One has a lot of options when choosing how to spend a day in Glasgow. There are museums, pubs, parks, galleries, clubs... all this things you'd expect to find in a good-sized European city. But, being a touch macabre, Matt and I opted to spend the majority of our Glaswegian day in the Necropolis, or The City of the Dead. It is the final resting place to over 50,000 buried persons, so it has earned it's name! (It is neither here nor there, but this cemetery's population is about 5 times of that of my hometown.)
The Necropolis is on top of a hill dotted with old gnarled trees (of course) and the tombs in some places seem stacked on top of each other.
It is not a particularly hefty climb up, but once you reach the top, the views stretch out over the whole city.
Some of the tombs are elaborate, some of them are cracked or tumbled to the ground. All of them have seem a lot of weather.
We saw a tomb for a Tennant, and we saw the brewery for Tennant's beer that borders the lower section of the cemetery. Not sure if it's the man responsible for the brand, but if it is, he sure didn't get too far away from work.
The headstones went on and on. Row after row...
Predating the majority of the cemetery is the monument to John Knox, supporter of the Protestant Reformation and father of Scottish Presbyterianism. I don't know too much about the man, but he does seem to be a bit... what's a good way of saying it... dour. Below, I am inappropriately dancing about and waving flags on his monument, which I am certain he would not appreciate. Although I think it's pretty safe to say he did not appreciate the activities of most women, considering he wrote a book titled The First Blast of the Trumpet Against the Monstruous Regiment of Women. Lest you find my dancing too disrespectful, let me tell you that this is not the grave of the late reverend. He is buried in Edinburgh, outside of St. Giles Kirk, beneath a perfectly ordinary parking spot. And you can blame Matt, not me, for his decapitated state in this photo!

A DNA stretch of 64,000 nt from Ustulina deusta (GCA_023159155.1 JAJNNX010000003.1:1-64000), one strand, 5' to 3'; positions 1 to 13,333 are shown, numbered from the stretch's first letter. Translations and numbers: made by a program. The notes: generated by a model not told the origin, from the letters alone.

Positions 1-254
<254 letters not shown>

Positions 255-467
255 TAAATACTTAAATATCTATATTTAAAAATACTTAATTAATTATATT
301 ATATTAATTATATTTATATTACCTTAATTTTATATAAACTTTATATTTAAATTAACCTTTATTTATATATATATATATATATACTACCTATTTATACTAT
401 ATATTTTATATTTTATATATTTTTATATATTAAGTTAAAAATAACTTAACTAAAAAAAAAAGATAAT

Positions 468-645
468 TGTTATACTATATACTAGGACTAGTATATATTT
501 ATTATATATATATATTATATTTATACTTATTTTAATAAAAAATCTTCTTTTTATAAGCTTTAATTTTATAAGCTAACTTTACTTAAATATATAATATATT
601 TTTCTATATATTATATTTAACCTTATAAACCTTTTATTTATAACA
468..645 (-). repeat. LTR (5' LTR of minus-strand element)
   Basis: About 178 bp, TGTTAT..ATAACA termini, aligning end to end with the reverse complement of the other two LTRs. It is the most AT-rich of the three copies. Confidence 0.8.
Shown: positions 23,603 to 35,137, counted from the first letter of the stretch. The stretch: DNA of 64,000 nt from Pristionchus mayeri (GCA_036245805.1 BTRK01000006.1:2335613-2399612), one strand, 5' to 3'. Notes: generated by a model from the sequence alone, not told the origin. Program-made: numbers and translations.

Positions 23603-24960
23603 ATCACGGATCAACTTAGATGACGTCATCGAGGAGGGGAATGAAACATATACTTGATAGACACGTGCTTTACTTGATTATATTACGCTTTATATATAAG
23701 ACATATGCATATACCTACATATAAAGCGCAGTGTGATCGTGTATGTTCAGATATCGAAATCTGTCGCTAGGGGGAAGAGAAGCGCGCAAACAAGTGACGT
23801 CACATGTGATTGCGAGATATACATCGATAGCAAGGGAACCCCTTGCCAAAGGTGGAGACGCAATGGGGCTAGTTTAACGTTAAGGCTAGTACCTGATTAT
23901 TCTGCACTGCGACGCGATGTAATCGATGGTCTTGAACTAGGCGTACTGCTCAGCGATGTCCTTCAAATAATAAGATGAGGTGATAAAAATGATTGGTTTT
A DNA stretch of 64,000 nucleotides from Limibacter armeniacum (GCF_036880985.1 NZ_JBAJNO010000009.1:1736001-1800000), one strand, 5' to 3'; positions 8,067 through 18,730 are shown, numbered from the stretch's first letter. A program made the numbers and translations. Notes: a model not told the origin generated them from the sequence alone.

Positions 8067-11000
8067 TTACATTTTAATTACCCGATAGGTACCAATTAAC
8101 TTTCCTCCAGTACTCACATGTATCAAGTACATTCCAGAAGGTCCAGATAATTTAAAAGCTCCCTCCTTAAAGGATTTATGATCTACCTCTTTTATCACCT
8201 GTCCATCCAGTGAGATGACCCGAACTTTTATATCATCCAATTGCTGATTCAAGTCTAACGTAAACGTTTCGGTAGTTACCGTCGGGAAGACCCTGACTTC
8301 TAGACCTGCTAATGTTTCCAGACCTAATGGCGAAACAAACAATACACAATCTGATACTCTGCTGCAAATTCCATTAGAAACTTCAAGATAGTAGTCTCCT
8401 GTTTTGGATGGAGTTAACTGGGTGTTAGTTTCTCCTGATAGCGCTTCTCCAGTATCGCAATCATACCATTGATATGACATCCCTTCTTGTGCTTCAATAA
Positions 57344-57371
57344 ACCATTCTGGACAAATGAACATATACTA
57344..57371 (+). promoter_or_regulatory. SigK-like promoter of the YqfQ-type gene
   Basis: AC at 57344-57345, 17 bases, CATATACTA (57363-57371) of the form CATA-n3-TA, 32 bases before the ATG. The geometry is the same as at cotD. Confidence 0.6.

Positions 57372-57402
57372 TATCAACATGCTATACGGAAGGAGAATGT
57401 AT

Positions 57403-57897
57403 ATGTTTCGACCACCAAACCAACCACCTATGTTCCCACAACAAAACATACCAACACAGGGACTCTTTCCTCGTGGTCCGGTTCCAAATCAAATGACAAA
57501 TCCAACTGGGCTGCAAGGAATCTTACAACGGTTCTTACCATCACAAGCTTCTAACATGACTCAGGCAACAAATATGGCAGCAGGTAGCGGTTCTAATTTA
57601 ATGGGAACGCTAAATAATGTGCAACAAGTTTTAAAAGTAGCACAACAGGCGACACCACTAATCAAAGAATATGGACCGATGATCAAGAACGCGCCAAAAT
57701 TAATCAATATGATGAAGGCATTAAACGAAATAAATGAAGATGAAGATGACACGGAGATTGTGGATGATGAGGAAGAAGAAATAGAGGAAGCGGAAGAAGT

So, what is the tallest monument in the Necropolis, the monument of John Knox, anti-Catholic and champion to Presbyterianism, looking out upon?!
This huge Cathedral. The Glasgow Cathedral was built in 1197. (I repeat, 1197.) And it has never been burned down or sacked or blown apart or anything in all those years. It is in remarkable shape...
And whether or not you agree with any of the ideology, you've got to admit that when it comes to building impressive structures, the Catholics knew what was what!
The Glasgow Cathedral (Called St. Mungo's to the parishioners) has an extensive series of underground chapels, altars and tombs. Matthew posed me for this photo in the Blacader's Aisle (seriously, he told me right where to stand and this is what I get!)
And deeper down below the nave, is the tomb of St. Mungo (or St. Kentigern, but his friends all called him Mungo) who was believed to be buried on this exact location in 603.
We didn't hang out in cemeteries and underneath cathedrals all day. We also took in Glasgow's beautiful architecture...
I'm kidding with this picture! Really, this picture aside, Glasgow is beautiful. I am just teasing since I've heard there is a competition between Glasgow and Edinburgh. Rumor has it that it goes something like this: Glaswegians think that Edinburgh is snooty (enlightened), pretentious (artsy) and expensive (expensive). Edinburghians (although no one really calls them that) find Glasgow to be gritty (edgy), plebeian (working class) and rowdy (rowdy).
But back to our lovely day in Glasgow...
It's where I found the TARDIS!
And my first clootie tree! Clootie, in Scots, means cloth. And there are little bits of cloth tied around this tree's branches. I did a little asking around and I found out that clootie trees have been around since the ancient Celts. Usually, they were trees that grew beside some sacred waters, a spring or a well with some significance. These waters and clootie trees attracted pilgrimages and were part of a healing ritual. A person would bring along a scrap of cloth, dip it in the waters, and tie it on the tree. If you made the pilgrimage to rid yourself of an ailment, you might use a bit of cloth that was grotesque as representation. If you were making an offering to the spirit of the well, or making a hope or prayer, you would use a bit of beautiful fabric.
Most of the clooties on this clootie tree were brightly colored ribbons and even a few bits of silk. It was growing beside a iron a fountain.
We also saw another kind of special tree. A Christmas tree! The workers were setting it up in George Square, along with thousands of fairy lights and other decorations. We may have to take another trip to Glasgow in December to see it all lit up!
We grabbed some nourishment at a little pub in the city centre. After spending most of the day walking around town, around graves, over rivers and around trees, I was pretty darn drookit (drenched) and for the first time in my life, I used a hand dryer in the loo to warm up and blow dry my hair. I am getting to be pretty hardcore.
The day ended at Barrowland-- where Matt and I danced the night away in the second row of the totally wonderful Alabama Shakes show. Man, I knew that girl could sing- but I had no idea she was such a rocker!